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Mol Biosyst. 2016 Jan;12(1):169-77. doi: 10.1039/c5mb00524h.

De novo design of protein mimics of B-DNA.

Author information

1
Department of Chemistry, Tufts University, 62 Talbot Avenue, Medford, MA 02155, USA. krishna.kumar@tufts.edu.
2
Department of Microbiology and Immunology, University at Buffalo, The State University of New York, Buffalo, NY 14214, USA. pbianco@buffalo.edu.
3
Department of Chemistry, Tufts University, 62 Talbot Avenue, Medford, MA 02155, USA. krishna.kumar@tufts.edu and Cancer Center, Tufts Medical Center, Boston, MA 02111, USA.

Abstract

Structural mimicry of DNA is utilized in nature as a strategy to evade molecular defences mounted by host organisms. One such example is the protein Ocr - the first translation product to be expressed as the bacteriophage T7 infects E. coli. The structure of Ocr reveals an intricate and deliberate arrangement of negative charges that endows it with the ability to mimic ∼24 base pair stretches of B-DNA. This uncanny resemblance to DNA enables Ocr to compete in binding the type I restriction modification (R/M) system, and neutralizes the threat of hydrolytic cleavage of viral genomic material. Here, we report the de novo design and biophysical characterization of DNA mimicking peptides, and describe the inhibitory action of the designed helical bundles on a type I R/M enzyme, EcoR124I. This work validates the use of charge patterning as a design principle for creation of protein mimics of DNA, and serves as a starting point for development of therapeutic peptide inhibitors against human pathogens that employ molecular camouflage as part of their invasion stratagem.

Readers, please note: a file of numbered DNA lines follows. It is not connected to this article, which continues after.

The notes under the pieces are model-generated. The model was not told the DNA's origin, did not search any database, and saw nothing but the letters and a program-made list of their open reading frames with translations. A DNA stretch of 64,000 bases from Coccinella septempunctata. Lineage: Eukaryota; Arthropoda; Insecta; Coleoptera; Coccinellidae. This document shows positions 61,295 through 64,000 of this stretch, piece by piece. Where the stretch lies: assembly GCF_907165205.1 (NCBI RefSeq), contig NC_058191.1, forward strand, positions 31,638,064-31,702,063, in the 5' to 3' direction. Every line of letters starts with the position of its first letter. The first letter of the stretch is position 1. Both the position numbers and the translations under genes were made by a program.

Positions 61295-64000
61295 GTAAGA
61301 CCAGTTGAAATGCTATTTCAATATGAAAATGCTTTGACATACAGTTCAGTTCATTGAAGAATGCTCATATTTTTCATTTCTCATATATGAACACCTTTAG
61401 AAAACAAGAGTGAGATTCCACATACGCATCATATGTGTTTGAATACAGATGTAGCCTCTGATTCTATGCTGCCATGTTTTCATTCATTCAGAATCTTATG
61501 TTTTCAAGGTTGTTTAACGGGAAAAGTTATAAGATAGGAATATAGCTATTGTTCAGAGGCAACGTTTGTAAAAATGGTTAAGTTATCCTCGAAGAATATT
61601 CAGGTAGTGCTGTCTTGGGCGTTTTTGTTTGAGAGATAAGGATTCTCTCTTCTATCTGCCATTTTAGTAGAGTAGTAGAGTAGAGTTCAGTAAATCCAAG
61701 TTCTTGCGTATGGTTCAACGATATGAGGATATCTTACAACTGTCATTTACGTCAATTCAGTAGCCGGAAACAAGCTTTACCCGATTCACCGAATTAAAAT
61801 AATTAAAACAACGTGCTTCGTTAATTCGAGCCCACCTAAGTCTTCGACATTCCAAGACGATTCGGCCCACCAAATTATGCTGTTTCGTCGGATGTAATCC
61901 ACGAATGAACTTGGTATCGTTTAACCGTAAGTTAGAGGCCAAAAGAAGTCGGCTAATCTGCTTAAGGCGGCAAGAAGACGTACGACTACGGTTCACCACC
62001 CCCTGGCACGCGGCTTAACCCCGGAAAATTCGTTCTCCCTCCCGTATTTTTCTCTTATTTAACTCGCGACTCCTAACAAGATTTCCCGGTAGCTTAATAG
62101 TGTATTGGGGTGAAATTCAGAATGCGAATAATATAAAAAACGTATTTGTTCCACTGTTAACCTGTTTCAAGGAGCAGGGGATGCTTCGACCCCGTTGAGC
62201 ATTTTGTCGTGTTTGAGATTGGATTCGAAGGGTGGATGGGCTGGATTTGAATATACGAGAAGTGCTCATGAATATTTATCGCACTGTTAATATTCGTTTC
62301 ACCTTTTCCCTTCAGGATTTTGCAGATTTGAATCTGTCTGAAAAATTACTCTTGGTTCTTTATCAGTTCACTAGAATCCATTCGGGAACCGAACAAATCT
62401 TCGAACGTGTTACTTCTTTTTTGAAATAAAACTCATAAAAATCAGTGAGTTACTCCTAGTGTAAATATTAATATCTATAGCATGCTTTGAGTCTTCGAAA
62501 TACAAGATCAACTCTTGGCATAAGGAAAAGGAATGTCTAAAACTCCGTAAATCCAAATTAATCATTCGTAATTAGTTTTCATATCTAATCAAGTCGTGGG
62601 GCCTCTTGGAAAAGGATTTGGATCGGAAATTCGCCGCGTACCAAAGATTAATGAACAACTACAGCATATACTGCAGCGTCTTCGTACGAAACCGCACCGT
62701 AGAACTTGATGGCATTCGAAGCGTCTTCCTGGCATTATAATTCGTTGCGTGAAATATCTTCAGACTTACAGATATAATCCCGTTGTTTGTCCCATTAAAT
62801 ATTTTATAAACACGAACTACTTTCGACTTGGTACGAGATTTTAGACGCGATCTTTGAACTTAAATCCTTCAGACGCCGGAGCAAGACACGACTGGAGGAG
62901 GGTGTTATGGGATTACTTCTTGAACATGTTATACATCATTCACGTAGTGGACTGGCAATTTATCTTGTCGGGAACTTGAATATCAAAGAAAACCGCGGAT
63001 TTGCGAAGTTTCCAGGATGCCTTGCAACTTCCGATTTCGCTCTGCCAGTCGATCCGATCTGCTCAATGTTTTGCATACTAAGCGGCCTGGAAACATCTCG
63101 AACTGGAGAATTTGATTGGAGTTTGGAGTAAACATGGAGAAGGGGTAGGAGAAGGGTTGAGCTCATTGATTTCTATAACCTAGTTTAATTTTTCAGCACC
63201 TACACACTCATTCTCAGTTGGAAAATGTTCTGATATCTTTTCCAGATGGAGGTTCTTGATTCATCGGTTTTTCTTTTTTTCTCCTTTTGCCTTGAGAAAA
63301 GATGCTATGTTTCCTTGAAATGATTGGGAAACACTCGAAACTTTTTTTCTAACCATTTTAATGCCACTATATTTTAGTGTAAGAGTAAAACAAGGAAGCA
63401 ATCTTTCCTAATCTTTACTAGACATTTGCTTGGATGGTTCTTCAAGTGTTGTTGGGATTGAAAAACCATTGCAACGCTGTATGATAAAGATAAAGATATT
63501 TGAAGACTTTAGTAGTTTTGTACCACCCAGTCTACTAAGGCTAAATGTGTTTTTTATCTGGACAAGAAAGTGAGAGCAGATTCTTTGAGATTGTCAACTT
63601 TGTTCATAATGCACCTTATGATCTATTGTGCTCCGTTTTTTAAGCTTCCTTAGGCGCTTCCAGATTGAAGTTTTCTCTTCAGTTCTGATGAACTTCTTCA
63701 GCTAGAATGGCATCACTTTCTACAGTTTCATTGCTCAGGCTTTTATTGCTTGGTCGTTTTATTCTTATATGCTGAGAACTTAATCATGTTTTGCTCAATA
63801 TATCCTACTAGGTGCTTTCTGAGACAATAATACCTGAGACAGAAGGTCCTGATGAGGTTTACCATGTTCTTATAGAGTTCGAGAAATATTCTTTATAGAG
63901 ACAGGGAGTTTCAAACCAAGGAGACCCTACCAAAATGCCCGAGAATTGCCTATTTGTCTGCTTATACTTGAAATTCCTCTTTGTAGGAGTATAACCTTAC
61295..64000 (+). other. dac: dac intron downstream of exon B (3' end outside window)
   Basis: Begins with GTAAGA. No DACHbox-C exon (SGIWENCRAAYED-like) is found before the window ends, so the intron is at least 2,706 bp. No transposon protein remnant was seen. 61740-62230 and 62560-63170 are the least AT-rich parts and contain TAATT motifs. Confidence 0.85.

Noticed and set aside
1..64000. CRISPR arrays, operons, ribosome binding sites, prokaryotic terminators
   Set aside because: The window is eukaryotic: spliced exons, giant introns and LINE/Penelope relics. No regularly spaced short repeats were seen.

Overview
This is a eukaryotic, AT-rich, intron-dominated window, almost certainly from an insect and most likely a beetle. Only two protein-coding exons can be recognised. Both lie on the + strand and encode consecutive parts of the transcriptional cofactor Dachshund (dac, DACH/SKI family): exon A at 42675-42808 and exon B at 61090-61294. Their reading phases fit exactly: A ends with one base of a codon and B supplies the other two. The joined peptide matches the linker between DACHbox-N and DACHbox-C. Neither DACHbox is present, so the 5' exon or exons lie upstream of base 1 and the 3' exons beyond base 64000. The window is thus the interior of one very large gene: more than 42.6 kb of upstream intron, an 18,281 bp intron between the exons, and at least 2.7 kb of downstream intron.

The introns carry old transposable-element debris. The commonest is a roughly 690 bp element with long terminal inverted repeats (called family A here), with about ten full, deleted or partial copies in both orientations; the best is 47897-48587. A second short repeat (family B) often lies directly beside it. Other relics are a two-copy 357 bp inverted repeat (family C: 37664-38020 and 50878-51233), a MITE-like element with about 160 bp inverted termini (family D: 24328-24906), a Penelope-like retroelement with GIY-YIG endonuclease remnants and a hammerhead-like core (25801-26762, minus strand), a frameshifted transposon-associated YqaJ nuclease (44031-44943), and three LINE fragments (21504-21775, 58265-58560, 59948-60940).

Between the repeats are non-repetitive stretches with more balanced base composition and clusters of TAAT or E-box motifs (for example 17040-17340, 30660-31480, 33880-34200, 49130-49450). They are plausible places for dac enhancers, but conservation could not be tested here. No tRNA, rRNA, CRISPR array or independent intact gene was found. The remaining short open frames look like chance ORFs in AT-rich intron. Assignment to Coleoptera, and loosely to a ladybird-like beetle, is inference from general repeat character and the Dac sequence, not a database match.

PMID:
26568416
PMCID:
PMC4699573
DOI:
10.1039/c5mb00524h
[Indexed for MEDLINE]
Free PMC Article

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